I totally agree about it being ok for kids to use it for their downn time as we can’t expect them to always playing and doing stuff.
I limit it to abc for kids, for an hour in the morning and an hour in the afternoon for the exact reasons you do- to get things done (for my children, I’m not getting my nails done!) without help from my big girl. You’re a gorgeous mum Kate (look at the wonderful things you do with your kids on this blog!) so don’t feel bad about using the big guns when you need to!
We’re similar. Up until now the little girl has been completely uninterested, it’s literally been this week she discovered a DVD she liked. The big girl needs limits or she would sit there all day and you can see the behaviour and mood spiralling.
She’s supposed to have half an hour of screen time a day and can choose computer or DVD, when I give her a timer it works really well. I don’t like so much that if she misses it because we’re busy there are tears and tantrums :S Next year with school and the new and more organised house I want to stick with it better and emphasise that it is optional, not something she has to do every day.
My 2 are still very little (16 months and 2.5 years) so, unless they are very tired and ready to “zone out” anyway, they actually don’t stay watching TV for more than about 10 minutes at a time. I admit, I find this frustrating at times! I put the TV on for the kids for up to an hour a day (usually late afternoon, while I am preparing dinner or similar), but like I said, the kids usually watch a bit, then wander the house a bit, then come back to it. I am pretty strict on content at this stage. The only choices available are 2 episodes of playschool, or a Colin Buchanan (kids Christian songwriter) DVD.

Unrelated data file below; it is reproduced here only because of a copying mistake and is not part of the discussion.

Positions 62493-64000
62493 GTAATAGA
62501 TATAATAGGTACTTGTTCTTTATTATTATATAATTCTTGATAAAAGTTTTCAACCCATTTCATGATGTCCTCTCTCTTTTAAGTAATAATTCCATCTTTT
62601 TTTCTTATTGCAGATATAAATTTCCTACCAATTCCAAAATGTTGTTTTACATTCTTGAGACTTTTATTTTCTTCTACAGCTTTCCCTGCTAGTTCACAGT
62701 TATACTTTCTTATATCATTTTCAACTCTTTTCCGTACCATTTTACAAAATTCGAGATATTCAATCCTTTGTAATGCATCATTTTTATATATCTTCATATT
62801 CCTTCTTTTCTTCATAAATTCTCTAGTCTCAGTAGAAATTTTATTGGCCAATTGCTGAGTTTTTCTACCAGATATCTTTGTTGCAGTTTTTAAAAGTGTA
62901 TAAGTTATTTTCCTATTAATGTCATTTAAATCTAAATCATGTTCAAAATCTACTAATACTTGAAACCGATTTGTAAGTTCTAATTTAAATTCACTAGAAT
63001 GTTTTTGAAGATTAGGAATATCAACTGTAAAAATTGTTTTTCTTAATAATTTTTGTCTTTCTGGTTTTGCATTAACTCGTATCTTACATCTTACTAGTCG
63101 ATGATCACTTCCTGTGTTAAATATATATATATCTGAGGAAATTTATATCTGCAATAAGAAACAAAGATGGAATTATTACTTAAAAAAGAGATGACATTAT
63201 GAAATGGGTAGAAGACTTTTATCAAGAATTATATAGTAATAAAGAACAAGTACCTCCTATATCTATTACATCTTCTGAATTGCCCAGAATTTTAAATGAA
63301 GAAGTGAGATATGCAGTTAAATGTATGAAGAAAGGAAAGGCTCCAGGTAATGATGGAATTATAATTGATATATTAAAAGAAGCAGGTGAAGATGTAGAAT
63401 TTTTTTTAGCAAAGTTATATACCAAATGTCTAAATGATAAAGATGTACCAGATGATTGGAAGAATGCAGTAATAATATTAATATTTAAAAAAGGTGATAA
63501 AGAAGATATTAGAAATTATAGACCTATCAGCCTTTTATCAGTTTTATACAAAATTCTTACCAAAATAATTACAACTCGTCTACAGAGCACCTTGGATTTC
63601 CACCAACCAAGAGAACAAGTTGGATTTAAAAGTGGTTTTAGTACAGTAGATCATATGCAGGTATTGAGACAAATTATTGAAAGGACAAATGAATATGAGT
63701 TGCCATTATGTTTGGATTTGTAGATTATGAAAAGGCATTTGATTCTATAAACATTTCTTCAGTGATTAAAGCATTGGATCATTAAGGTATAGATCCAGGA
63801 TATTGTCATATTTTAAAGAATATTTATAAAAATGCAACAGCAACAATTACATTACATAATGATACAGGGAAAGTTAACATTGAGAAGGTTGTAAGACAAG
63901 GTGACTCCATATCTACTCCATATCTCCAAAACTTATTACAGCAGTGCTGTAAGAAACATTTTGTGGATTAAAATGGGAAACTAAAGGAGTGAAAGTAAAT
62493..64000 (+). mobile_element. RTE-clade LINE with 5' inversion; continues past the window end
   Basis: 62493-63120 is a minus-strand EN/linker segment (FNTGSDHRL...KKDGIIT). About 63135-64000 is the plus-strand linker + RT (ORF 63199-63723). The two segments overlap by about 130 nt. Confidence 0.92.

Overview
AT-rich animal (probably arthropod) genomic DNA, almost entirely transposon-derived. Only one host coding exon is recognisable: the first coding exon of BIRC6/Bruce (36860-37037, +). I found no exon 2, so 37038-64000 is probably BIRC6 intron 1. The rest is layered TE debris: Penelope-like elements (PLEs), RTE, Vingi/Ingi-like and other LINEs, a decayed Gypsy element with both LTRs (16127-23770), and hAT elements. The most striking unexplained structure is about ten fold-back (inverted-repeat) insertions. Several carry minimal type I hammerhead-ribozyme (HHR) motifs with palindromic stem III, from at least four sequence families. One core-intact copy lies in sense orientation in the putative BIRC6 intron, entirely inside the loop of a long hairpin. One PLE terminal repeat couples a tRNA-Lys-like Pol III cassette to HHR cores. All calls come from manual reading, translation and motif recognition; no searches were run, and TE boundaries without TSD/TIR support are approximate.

I change my mind daily on what we should be doing with the TV. I so wish i had the strength to get rid of it forever.
My daughter could sit in front of it for hours if I let her. If things get out of control the TV goes away for a few weeks until life becomes more balanced. We then bring it out again and use it wisely. Its become a bit of a cycle in or household….but it seems to work. After a few weeks of going TV free I swear we’ll never bring it out again (the increase in my daughters creativity and calmness is incredible)…but we usually give in. It’s so addictive.
I have the same issues about TV. My son (4) is much more addicted. My daughter (5) looses interest quickly and find scissors, paper and sticky tape more interesting. But like you, I enjoy TV for myself too. I have made a rule of TV only after 3, only ABC, off when the “baby shows” come on, DVDs only for rainy days, TV only on weekend or day off sort of mornings. I think it works OK. I still think they watch too much but I get a little me time!